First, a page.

Final thoughts. Or thoughts on finals. Whatever.

One of the most frustrating aspects of final examinations for me as a professor is that, though they take forfreakingever to grade, nine times out of ten they don’t actually change a student’s pre-final grade, either for better or for worse.   It does make a tad bit pointless  the week I spend grading exam 6 hours a day, but I suppose that’s the name of the game.

Of course, on closer inspection, this seeming invariance of grades across final examinations is  a good thing, since it suggests that no one is taking serious advantage of cheating on their final exam to make a last ditch effort to pull their grade out of the trash.   Indeed, it is precisely when someone with a lower grade going into a final comes out acing it that I pay any truly close attention to cheating.   And, sadly, it is frequently in such cases that cheating is found.

It is  cheating that seems to be the truly frustrating part of grading for many other professors.   So let me give this piece of advice to students about cheating on your final exams: don’t do it.

It’s not the fact that cheating is bad for your soul and you’ll probably end up swimming in a lake of fire and brimstone surrounded by ex-Jerry Springer guests and former Bush administration employees (although that is something to consider).   It’s instead the fact that if you’re doing so badly in a class that you feel required to cheat on the final to simply pass the course, then chances are that you are simply not smart enough to successfully pull it off.   I mean, it’s insulting enough to your professor that after 15 weeks you still haven’t learned that, say, cosine is negative in Quadrant II, or that not every matrix has an inverse.   But, man alive,  it goes beyond insulting when you demonstrate this lack of knowledge by cheating on an exam with all the skill and subterfuge of a retarded ground squirrel.

For example, I always hand out two different versions of  any exam to the same class.   Sometimes the two versions have the same problems, but are arranged in a different order; sometimes the tests look similar in organization, but have very different problems on them.    It’s just a simple means to discourage the wholesale copying of answers from one test to another.   It is in fact obvious that the two exams are not the same, since they are printed  on different colored paper and I make great pains to ensure that like-colored exams are never adjacent to one another.   Nevertheless, I will frequently find borderline students who hand in more or less perfect exams.

…of the wrong color.

It’s one thing to fail a class because you haven’t put in enough effort into mastering the material.   It’s quite another to fail a class because you are a complete moron when it comes to cheating.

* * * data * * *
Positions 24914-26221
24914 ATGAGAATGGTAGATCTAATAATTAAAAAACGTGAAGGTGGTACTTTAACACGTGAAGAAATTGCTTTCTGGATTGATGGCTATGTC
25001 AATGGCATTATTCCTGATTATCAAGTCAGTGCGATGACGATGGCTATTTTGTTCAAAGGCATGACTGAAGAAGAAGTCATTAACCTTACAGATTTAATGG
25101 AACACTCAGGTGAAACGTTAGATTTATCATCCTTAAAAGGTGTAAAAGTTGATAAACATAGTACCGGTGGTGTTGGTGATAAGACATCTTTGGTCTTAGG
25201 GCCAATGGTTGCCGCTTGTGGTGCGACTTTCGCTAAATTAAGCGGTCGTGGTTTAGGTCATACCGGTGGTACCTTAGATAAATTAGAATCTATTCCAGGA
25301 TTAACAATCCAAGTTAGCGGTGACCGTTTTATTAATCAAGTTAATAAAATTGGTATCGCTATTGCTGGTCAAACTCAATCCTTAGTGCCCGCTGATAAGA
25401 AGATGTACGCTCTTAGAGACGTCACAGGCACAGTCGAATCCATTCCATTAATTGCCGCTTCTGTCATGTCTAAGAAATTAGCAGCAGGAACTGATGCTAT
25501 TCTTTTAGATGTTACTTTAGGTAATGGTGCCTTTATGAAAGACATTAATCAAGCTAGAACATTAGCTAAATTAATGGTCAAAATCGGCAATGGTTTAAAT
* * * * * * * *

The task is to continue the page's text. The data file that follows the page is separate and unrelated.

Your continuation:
This is nothing, however, compared to what happened to my colleague Professor X  this semester.   Student  Y begged and begged Professor  X to take the final exam early, because his family was moving to Nepal and his dog was diagnosed with testicular cancer and his grandfather was being buried that day (although he’d passed away, paradoxically enough, just before the previous exam) and his car was having undiagnosed engine problems and so on and could he please take the final exam early?   Professor  X relented and let Student  Y take the exam a week early, eliciting a promise to keep the exam problems a secret from fellow students.   Student  Y made the promise and took said exam, did marginally well on it, and life goes on.

The day before the exam, however, Professor  X got an email from Student Z, on behalf of her study group, saying that while she’s enjoyed the class so much and has done all the homework and understands everything from the class (because Professor X’s teaching style is so engaging) and feels really good about the final exam, there were still a couple of topics that she felt a little uneasy about and would Professor X  (the swell guy that he is) help  her with them by emailing  her answers to some questions she has?   The email then lists, word for word, all of the problems  from Student Y’s final exam.

“Subtlety” is a concept with which Student Z was not endowed.   Along with basic intelligence, apparently.

In this case, Professor X had the last laugh, by rewriting several of the problems on the final exam to look similar to those from the previous version, but with a distinct (and crucial) difference in each one.   And sure enough, all of the members of Student Z’s study group turned in admirable solutions to these problems — applicable to the other exam, not the one they took.

So again, I admonish thee: do not cheat on your final exam!

Or, at the very least, get some pointers from the nearest retarded ground squirrel before you do.   Seriously.

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